5 Staples Of Wisdom That Need To Be Retired

Aphorisms are all those fun little sayings we use to live our lives. Some are incredibly practical, such as "Don't kill the goose that lays the golden eggs," which we all use each morning when deciding which of our many geese to kill. Others are a little dated, and although you can still see the intent behind them, they're now of limited relevance. A saying like "Don't count your chickens before they've hatched" is now essentially meaningless with today's modern chicken-counting smartphones.

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Hard to believe we all used to have to do this by hand before bed every night.

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But there are some old sayings that could never have made any sense, whether because they describe a situation that could never exist or because they have such a simplistic view of the world that they're completely impractical. These sayings should never have been invented in the first place, and it's only thanks to the work of people with head injuries and hack writers that they've survived to this day.

So, on behalf of people with head injuries and hack writers, I'd like to apologize and begin the long process of rolling some of these back.

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5
"The Best Thing Since Sliced Bread"

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What It's Supposed To Mean:

That we're talking about a really great thing, one of the best things humanity has ever managed, something almost but not quite as good as the shining pinnacle of human accomplishment: sliced bread.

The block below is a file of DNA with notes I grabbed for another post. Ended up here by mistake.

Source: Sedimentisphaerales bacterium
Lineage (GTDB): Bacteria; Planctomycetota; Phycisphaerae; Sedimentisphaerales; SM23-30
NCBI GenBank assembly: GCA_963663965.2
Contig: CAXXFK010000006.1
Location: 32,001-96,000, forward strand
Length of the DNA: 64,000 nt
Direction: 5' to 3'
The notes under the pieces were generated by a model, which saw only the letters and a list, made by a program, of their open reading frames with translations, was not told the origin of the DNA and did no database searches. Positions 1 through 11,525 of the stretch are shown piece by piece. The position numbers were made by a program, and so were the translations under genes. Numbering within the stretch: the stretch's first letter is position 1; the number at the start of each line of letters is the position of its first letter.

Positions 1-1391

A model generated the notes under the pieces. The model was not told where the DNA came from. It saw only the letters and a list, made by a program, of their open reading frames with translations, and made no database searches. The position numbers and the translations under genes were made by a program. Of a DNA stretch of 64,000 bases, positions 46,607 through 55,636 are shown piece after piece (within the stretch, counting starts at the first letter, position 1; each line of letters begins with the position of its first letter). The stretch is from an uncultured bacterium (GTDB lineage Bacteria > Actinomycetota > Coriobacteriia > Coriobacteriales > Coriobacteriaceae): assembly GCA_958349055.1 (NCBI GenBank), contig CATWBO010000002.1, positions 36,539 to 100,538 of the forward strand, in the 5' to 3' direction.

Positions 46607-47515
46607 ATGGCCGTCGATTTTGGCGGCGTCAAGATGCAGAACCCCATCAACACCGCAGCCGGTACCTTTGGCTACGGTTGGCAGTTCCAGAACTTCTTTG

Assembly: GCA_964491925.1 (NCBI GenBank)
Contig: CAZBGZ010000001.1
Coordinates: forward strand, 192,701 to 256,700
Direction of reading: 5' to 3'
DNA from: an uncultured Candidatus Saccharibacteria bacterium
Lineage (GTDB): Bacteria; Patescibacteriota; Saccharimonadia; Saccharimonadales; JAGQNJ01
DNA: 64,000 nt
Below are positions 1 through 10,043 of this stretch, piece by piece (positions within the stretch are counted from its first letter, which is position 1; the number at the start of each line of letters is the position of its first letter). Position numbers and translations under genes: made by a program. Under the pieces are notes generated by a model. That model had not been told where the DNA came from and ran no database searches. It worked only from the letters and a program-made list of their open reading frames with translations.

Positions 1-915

What It Actually Means:

Sliced bread was invented in 1928, which is a little before my time, so I can't say for sure how people reacted to it. I guess it was, like, pandemonium? Fistfights in the streets, with people all stepping on each other's necks to get their hands on this miracle of the modern age, sliced bread. "No longer must we live in the darkness!" they shouted, voices as one.

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Is this what bread lines were about?

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But that doesn't seem likely. Sliced bread makes the process of making a sandwich somewhat easier. It definitely saves a minute or two there and results in more consistent sandwiches. That's not nothing.

But it's not much either, is it? In 1928, there were already several thousand things better than sliced bread. Powered flight, medicine, and oral sex are the first three that come to mind. And sliced bread wasn't even the greatest thing invented that year. Even the biggest fan of consistent sandwiches would have to admit that penicillin, discovered later that year, was probably a greater and more significant leap forward.

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"Billy, which do you like least, inconsistent sandwiches, or dying of meningitis?
Because if it's the one I think it is, I've got good news."

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4
"Crime Doesn't Pay"

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What It's Supposed To Mean:

If you commit a crime, you're going to get caught, or you're not going to get a good price selling stolen goods, or you'll go mad from the sound of a heart beating under the floorboards. Something like that. "Stop committing crimes, children," essentially.

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What It Actually Means: